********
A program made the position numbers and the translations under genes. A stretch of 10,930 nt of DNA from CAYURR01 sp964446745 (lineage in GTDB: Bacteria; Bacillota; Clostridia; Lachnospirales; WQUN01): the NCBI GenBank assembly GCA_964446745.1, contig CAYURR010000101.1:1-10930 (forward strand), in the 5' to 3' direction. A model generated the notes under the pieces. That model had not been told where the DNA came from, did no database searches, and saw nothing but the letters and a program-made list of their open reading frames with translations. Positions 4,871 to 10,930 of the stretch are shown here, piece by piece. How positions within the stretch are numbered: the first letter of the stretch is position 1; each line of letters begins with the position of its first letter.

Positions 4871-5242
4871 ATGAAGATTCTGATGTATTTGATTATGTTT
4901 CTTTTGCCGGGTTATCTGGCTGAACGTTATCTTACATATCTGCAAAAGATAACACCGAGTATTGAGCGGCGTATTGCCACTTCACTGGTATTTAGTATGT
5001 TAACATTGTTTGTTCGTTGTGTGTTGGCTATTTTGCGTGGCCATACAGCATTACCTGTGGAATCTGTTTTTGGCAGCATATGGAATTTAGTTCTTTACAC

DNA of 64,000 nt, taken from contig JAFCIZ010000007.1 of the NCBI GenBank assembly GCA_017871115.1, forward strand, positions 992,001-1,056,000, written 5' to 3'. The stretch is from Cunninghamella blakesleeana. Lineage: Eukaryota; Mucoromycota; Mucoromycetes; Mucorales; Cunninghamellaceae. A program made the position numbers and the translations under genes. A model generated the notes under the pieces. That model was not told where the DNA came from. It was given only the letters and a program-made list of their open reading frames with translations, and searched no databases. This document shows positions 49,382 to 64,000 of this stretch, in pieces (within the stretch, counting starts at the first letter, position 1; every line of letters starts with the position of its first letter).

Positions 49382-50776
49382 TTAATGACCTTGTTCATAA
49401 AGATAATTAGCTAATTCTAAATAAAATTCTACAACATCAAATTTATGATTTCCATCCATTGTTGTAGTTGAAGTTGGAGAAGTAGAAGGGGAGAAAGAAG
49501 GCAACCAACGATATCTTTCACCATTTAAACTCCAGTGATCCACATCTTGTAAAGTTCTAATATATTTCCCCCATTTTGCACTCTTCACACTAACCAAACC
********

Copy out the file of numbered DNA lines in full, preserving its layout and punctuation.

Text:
A program made the position numbers and the translations under genes. A stretch of 10,930 nt of DNA from CAYURR01 sp964446745 (lineage in GTDB: Bacteria; Bacillota; Clostridia; Lachnospirales; WQUN01): the NCBI GenBank assembly GCA_964446745.1, contig CAYURR010000101.1:1-10930 (forward strand), in the 5' to 3' direction. A model generated the notes under the pieces. That model had not been told where the DNA came from, did no database searches, and saw nothing but the letters and a program-made list of their open reading frames with translations. Positions 4,871 to 10,930 of the stretch are shown here, piece by piece. How positions within the stretch are numbered: the first letter of the stretch is position 1; each line of letters begins with the position of its first letter.

Positions 4871-5242
4871 ATGAAGATTCTGATGTATTTGATTATGTTT
4901 CTTTTGCCGGGTTATCTGGCTGAACGTTATCTTACATATCTGCAAAAGATAACACCGAGTATTGAGCGGCGTATTGCCACTTCACTGGTATTTAGTATGT
5001 TAACATTGTTTGTTCGTTGTGTGTTGGCTATTTTGCGTGGCCATACAGCATTACCTGTGGAATCTGTTTTTGGCAGCATATGGAATTTAGTTCTTTACAC

DNA of 64,000 nt, taken from contig JAFCIZ010000007.1 of the NCBI GenBank assembly GCA_017871115.1, forward strand, positions 992,001-1,056,000, written 5' to 3'. The stretch is from Cunninghamella blakesleeana. Lineage: Eukaryota; Mucoromycota; Mucoromycetes; Mucorales; Cunninghamellaceae. A program made the position numbers and the translations under genes. A model generated the notes under the pieces. That model was not told where the DNA came from. It was given only the letters and a program-made list of their open reading frames with translations, and searched no databases. This document shows positions 49,382 to 64,000 of this stretch, in pieces (within the stretch, counting starts at the first letter, position 1; every line of letters starts with the position of its first letter).

Positions 49382-50776
49382 TTAATGACCTTGTTCATAA
49401 AGATAATTAGCTAATTCTAAATAAAATTCTACAACATCAAATTTATGATTTCCATCCATTGTTGTAGTTGAAGTTGGAGAAGTAGAAGGGGAGAAAGAAG
49501 GCAACCAACGATATCTTTCACCATTTAAACTCCAGTGATCCACATCTTGTAAAGTTCTAATATATTTCCCCCATTTTGCACTCTTCACACTAACCAAACC